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Eggs Aren't Just for Breakfast Anymore

From the St. Cloud Times: There’s more to eggs than scrambled breakfast. Poached, fried or soft-boiled, premium eggs are getting serious culinary treatment at some of the finest restaurants these days. They’re cracked atop wood-fired pizzas, tossed into pasta, and some are even taking a solo turn as an amuse bouche on some tasting menus.

At Woodside, Calif.’s Village Pub, for example, executive chef Dmitry Elperin’s signature glistening poached egg isn’t accompanied by bacon or home fries. Rather, it’s perched atop house-made spaghettini and served with sauteed artichokes, shaved bottarga and a vegetable nage — a flavorful French stock — for dinner.

“Eggs are the most simple form of elegance,” says Elperin, who loves serving poached eggs with crispy sweet breads and chicory. “We relate them to caviar. And to our childhoods. They’re rich, neutral and simply a great vehicle for transporting flavor.”

Eggs have firm roots in classic French cooking, say Elperin and his colleagues, and Americans are catching on — and adding their own spin.

Elperin so respects the egg that he uses a sous vide immersion circulator to maintain a water bath at exactly 144.5 degrees, the optimal temperature for poaching an egg slowly, in its own shell, for 45 minutes.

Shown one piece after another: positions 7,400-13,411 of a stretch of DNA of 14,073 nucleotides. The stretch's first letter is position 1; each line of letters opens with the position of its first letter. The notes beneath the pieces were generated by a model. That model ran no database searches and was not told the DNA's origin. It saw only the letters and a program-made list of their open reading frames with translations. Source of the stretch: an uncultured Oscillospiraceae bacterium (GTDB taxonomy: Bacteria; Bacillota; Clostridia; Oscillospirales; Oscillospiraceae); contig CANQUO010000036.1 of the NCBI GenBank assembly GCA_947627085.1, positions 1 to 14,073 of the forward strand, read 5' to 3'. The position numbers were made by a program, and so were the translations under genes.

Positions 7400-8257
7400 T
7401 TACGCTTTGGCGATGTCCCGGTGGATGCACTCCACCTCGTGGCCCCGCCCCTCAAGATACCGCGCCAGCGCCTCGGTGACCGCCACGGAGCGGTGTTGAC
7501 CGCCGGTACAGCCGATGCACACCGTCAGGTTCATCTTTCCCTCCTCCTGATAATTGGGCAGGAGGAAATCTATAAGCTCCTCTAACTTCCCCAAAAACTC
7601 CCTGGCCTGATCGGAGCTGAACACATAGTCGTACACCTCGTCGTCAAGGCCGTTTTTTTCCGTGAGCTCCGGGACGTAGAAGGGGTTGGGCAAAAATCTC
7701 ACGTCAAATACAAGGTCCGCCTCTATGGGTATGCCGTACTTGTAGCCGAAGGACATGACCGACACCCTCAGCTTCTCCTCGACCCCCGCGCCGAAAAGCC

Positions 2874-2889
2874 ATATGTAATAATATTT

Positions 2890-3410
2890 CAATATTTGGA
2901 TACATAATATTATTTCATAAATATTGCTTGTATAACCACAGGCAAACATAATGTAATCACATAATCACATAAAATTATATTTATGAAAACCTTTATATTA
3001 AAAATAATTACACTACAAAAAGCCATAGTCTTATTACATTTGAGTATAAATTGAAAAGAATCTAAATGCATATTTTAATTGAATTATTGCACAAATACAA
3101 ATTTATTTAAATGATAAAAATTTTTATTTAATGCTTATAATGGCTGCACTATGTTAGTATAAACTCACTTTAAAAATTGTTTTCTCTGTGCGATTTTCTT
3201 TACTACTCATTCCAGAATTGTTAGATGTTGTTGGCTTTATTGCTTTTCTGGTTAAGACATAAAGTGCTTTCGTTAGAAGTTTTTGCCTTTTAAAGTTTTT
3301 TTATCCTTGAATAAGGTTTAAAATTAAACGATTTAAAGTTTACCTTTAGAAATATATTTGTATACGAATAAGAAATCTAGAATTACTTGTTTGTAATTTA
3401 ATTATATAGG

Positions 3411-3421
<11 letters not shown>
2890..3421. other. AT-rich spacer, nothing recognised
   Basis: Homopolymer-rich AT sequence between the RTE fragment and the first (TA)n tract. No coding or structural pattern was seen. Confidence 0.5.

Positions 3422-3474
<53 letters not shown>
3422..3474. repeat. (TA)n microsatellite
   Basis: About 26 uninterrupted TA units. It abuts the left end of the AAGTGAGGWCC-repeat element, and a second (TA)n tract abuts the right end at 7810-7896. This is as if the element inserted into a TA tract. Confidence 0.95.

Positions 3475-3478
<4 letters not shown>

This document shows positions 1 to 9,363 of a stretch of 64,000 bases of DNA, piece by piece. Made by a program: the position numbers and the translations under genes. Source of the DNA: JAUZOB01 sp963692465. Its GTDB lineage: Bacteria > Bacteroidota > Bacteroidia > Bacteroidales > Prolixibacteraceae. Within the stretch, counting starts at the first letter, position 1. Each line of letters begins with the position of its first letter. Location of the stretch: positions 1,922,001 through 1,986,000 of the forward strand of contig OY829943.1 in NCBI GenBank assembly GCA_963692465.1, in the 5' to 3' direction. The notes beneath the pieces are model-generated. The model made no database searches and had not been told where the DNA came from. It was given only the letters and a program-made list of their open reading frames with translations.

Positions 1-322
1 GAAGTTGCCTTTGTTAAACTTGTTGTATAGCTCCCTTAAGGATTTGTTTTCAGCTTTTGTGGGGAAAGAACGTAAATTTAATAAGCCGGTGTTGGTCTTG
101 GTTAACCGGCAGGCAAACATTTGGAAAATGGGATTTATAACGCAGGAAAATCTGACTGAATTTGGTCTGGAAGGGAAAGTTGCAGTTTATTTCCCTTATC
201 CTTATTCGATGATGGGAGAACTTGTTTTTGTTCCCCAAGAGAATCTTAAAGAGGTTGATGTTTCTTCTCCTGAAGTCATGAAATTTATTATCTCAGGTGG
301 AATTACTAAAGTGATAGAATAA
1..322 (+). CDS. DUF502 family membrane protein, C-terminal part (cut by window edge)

“It ensures that the egg is the perfect consistency and dates back to the French techniques of cooking eggs in the most delicate way possible,” says Elperin, who sources his prized organic eggs from Glaum Egg Ranch in Aptos, Calif.

At Oakland, Calif.’s Marzano and its sister restaurant, Hudson, eggs are cooked to perfection atop artisanal pizzas in wood-fired ovens. Two-year-old Marzano offers nine delicate, blistered, Neapolitan pizzas, including a garlicky meatball marinara, all with the option of an added egg for $2. And on Hudson’s opening night Jan. 18, executive chef Robert Holt was cracking eggs onto pizzas topped with wild nettles and fresh goat cheese, or spicy pork sausage with braised Tuscan kale.

“Egg on a pizza is just like breakfast, but you’re eating it for dinner,” says Holt. “People just love that savory flavor and texture.”

Read More: St. Cloud Times

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